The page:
Sausalito’s most memorable landmarks aren’t on land at all. They are the colorful, charming, sometimes shabby, sometimes chic, and always interesting houseboats that float just off shore.
From an amazing recreation of the Taj Mahal, to ultra modern structures, to quaint cottage-style homes with whimsical flair, Sausalito’s houseboats are worth a stroll along the docks that hold these buoyant communities together. It’s easy and free to walk amidst the homes, or take a paid tour on the weekends, or participate in the annual Sausalito Houseboats Tour fundraiser held every September by the Floating Homes Association.
The houseboats got their start more than 100 years ago, when some folks started living on their boats anchored in the bay near the town. Enterprising businessmen even delivered food and supplies directly to these new “homes”.
During World War II Sausalito’s shoreline was overtaken by shipbuilding yards, which churned out Liberty Ships around the clock. At the war’s end, the yards were abandoned, leaving behind all sorts of scrap material for the taking. People looking for cheap places to live scooped it up to make houseboats, repopulating the harbors with floating homes.
In the 50s and 60s, Sausalito became a mecca for artists, musicians, and writers, and the quirky and inexpensive houseboat lifestyle was a natural fit for quirky and cash-strapped bohemians. To this day, houseboats remain a draw for artists and others who are willing to live a less-than ordinary life in stunning natural surroundings.
Houseboat residents say despite some of the drawbacks—like hauling groceries in the rain from the parking lot out to the docks,—the rewards are many. Living on the water presents an ever-changing landscape of wildlife and weather, coupled with extraordinary sunrises and sunsets. The gentle sway of the waves lulls people to sleep each night.
While it sounds idyllic, there was a time when houseboats became the center of controversy. In the 1970s “House Boat Wars” broke out between houseboaters and developers. County authorities tried to evict many of the houseboat owners, although they eventually backed off. Compromises were struck, and houseboats, some of which were previously anchored on their own in the bay, came into harbors and were attached to docks, and—more importantly to those who got a whiff of Sausalito during low tides—to sewer lines.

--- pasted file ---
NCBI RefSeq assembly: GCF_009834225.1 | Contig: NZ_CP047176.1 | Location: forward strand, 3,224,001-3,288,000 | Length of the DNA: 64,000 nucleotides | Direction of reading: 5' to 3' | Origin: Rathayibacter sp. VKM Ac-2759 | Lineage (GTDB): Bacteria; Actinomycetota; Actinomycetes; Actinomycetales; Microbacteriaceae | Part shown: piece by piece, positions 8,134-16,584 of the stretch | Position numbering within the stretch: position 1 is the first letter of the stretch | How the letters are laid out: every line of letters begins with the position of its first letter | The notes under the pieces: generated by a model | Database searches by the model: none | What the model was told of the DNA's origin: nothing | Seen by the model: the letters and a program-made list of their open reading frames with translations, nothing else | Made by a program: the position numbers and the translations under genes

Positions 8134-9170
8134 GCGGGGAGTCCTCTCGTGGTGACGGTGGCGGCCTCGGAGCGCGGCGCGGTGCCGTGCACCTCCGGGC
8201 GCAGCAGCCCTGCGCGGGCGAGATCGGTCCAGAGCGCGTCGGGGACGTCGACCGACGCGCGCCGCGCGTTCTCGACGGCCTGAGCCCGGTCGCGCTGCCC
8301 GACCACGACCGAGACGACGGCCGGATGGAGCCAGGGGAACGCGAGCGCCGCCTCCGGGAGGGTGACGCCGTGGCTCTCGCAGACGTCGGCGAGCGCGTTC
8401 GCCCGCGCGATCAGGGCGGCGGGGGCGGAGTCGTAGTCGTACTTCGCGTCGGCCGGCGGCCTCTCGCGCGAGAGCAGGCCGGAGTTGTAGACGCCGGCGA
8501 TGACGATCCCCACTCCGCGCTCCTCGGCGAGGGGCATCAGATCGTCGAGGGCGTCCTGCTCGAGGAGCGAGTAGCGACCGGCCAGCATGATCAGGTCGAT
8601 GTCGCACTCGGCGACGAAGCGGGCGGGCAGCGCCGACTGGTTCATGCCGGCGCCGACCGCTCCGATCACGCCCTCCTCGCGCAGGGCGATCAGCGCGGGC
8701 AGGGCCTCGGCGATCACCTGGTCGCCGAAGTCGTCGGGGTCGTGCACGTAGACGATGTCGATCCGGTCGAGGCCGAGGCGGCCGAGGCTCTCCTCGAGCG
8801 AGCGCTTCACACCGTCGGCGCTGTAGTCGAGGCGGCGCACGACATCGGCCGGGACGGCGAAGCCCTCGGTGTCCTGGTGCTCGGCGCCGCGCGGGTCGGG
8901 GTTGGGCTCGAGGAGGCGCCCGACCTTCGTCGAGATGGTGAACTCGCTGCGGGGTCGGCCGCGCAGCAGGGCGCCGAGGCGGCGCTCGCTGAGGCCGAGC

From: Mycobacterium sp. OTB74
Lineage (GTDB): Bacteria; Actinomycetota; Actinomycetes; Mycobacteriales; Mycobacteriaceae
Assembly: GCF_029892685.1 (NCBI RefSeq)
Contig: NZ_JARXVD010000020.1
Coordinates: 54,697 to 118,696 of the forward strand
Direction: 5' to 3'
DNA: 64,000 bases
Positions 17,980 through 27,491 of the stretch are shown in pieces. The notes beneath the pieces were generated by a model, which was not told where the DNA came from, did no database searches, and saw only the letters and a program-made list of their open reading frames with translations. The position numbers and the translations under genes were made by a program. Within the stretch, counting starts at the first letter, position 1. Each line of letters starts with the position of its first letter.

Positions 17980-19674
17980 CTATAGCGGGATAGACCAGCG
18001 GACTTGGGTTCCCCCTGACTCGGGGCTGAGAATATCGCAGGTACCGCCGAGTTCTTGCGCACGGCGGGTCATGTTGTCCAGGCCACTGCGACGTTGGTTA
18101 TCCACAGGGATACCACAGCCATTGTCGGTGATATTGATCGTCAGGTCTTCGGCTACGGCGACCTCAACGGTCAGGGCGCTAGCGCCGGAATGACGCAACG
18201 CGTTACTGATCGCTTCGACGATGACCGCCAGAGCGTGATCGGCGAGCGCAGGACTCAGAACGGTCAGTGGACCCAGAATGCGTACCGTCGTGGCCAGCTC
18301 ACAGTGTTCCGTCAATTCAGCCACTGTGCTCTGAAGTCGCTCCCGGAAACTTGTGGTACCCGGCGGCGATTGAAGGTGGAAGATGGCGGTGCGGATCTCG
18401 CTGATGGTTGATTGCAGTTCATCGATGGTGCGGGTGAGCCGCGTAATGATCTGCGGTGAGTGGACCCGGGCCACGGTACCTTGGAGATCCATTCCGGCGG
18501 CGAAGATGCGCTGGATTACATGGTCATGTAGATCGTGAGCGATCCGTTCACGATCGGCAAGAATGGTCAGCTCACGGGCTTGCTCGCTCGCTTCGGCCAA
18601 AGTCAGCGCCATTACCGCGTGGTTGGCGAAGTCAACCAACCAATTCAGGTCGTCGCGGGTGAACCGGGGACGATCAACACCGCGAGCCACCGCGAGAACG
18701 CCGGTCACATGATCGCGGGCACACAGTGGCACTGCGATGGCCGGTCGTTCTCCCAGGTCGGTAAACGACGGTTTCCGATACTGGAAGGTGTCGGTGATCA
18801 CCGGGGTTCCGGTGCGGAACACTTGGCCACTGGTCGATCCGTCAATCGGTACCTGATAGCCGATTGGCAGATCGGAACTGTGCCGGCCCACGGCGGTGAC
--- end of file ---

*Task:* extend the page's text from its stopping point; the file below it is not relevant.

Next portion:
Today more than 400 homes dot Sausalito’s marinas. While there are many ways to do a walking tour, one of the easiest places to start is around the Gate 5 Road and Main Dock area, or at the Gate 6 Road Waldo Point Harbor area.
Liberty Dock, Issaquah Dock, Kappas Marina and A Dock are some of the areas where you’ll find a wide variety of interesting homes to enjoy. You’ll see elegant and expensive homes, along with more ramshackle varieties left over from years gone by. You’ll also see beautifully maintained pots of flowers, as well as eclectic artwork adorning the boats. Just remember you’re walking among people’s homes! Respect their privacy, and be aware there may be daytime sleepers.
The recreation of the Taj Mahal, by the way, can be found moored at the end of Johnson Street, just north of the downtown area. It’s a short walk from the ferry pier, or you can park nearby at the intersection of Bridgeway and Johnson. Enjoy!